When I got back from Africa, and posted pictures of myself with the Ugandan children I was “saving” on my Myspace account, all of my friends were impressed. Some pretty girls were as well. I inhabited a rather unique space at that point in my life — the cultural-religious milieu of Southern California conservative Evangelicalism. Within this space, the only thing you can do as a young male that is more impressive to the members of the opposite sex than leading a Bible study is going to Africa. I mean for God’s sake the girls were right to express interest; I had reached the pinnacle of Evangelical fervor working itself out in action, and to top that off I had read the entire Bible numerous times! But I digress.
When I got home, I attempted to hide my suspicion that what we had done, were doing and wanted to do in Uganda probably hadn’t and wouldn’t work. I did my best to silence the consistently inconvenient little voice in my head that kept irritatingly suggesting that the version of Christianity I was willfully inhabiting was not working, while I basked in the communal recognition of my glorious adventure into the Heart of Darkness.
I have no idea what doubts, fears, or suspicions Russel has had over the years, nor if he has had any, but I can imagine that it has probably been pretty hard for him to remind himself that what his bowels generate also stinks. What I mean is that if the people I knew thought I was fantastic for going to Uganda, they looked to Russel and the rest of the IC crew as if they were modern day saints. The original Invisible Children video was shown and talked about non-stop for the many years that I slowly faded in and out of this cultural-religious milieu and I’m guessing that it still is today.
In light of this, I’m willing to bet it was more than just a little jarring for the guy to face a massive onslaught of local, national, and international criticism coming right on the heals of a massively successful campaign. If someone had told me that I was a liberal-bourgeoisie, post-colonial, racist, empire inhabiting, ignorant, and hubris laden hypocrite when I had got back from my time in Uganda, while they would have been right, it would have floored me. You couple that with the several years of good old evangelical sexual repression that my 26 year old body had been through and God only knows what drugs I would have taken or what body part I may have pulled out in public.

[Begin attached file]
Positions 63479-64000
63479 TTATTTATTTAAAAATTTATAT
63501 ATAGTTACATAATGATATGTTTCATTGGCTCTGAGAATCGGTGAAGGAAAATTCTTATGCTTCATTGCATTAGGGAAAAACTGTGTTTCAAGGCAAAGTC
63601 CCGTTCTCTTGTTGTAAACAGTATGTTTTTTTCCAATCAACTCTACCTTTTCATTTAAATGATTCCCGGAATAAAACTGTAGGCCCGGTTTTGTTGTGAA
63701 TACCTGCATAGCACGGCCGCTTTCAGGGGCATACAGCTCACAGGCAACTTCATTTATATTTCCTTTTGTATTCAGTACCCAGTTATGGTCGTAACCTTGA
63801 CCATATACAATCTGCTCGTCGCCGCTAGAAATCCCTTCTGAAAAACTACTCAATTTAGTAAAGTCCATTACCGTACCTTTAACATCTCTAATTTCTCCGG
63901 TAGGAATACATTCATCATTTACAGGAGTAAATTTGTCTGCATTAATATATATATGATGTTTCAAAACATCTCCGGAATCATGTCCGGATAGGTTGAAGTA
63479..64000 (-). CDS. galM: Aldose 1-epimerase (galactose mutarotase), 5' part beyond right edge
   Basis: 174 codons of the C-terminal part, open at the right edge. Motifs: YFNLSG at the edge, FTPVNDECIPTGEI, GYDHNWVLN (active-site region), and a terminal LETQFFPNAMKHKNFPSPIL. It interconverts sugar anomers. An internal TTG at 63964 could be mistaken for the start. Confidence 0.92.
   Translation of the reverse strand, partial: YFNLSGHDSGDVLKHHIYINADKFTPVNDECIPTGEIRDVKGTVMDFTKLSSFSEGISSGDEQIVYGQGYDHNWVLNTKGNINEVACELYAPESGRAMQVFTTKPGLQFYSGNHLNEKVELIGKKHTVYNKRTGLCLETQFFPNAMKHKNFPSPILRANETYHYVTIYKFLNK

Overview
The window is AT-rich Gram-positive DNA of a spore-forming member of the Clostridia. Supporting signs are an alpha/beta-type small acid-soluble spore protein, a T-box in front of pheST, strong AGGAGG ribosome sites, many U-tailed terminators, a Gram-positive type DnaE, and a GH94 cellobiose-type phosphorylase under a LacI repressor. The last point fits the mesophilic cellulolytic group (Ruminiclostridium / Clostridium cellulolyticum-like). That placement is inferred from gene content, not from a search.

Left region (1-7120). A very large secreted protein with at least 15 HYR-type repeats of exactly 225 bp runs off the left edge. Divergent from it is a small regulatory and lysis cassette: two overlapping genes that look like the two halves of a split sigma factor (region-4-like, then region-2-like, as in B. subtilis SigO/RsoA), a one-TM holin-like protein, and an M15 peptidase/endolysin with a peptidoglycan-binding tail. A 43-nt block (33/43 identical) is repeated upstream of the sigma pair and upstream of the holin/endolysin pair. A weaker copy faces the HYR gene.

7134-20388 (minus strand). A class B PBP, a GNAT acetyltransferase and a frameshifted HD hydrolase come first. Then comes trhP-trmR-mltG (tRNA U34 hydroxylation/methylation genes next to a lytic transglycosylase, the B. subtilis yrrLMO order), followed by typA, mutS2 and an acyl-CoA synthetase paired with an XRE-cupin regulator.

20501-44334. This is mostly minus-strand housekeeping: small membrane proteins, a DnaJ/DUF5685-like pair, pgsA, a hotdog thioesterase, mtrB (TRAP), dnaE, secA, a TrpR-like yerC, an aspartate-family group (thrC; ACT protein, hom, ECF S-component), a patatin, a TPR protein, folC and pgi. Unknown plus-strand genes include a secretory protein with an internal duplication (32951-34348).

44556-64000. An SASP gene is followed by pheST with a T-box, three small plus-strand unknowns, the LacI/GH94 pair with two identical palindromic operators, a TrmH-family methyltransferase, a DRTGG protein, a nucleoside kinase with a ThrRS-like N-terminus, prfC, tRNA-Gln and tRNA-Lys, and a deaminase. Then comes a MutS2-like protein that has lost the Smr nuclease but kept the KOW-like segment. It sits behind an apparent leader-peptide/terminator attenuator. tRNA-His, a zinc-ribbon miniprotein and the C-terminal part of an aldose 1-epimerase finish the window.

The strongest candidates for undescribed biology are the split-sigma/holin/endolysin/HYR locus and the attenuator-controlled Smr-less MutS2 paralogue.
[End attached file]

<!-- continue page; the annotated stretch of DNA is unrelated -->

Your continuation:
So, what good is this? What is the point of this somewhat incoherent public self-confession and speculative reconstruction?
What I want to say is this: Mr. Russell, wherever you are located in the actual world, if you happen upon this in the virtual one, know this: I don’t know you, but whatever you did, whether it did or did not include masturbation, and no matter what type of substance you were or were not on, you, my friend, are free. You have hit the bottom, so to speak. You have faced what all of us fear most (other than an all expenses paid trip to Guantanamo, spinal meningitis, or public speaking): you have committed yourself to something you believe in, you have worked passionately and diligently, and when it looked like the achievement of your goal was just around the corner you have come face to face with what must have felt like an assaulting onslaught of criticism that would have devastated even the most hard headed of us. Well, maybe not G.W. Bush, Rush Limbaugh, or Donald Trump, but you get my point.
I’m not sure what all of the factors that entered into your escapade were (stress, sexuality, emotions, or maybe just a bit of self-sabotage?), but I encourage you to face them. An old professor of mine once told me to ride the demons all the way down so that I could find what they were hiding. This is good advice. I would add that you also have to learn to love them — the demons. That’s really hard. If you figure out how to do it, please let me know. Lean into your community and if they can’t love you in this, then fuck them, find a new one. While you and I likely disagree on a lot, I think that we may agree on this: Jesus Christ was a badass. It is my belief that he, in whatever way his existence continues in the dance of the life that is God, smiles down on you this day. You are loved. Heal — listen attentively and humbly to your critics and try to learn from them, and then get your butt up and get back to work on whatever it is that you are passionate about. Maybe it will still be Invisible Children. If so, cool. If not, that’s ok as well.
Either way, we need people like you, people who are brave enough, passionate enough, and committed enough to follow their dreams to fruition, even if the stress from doing so does lead them to rock out with their c*#k out from time to time.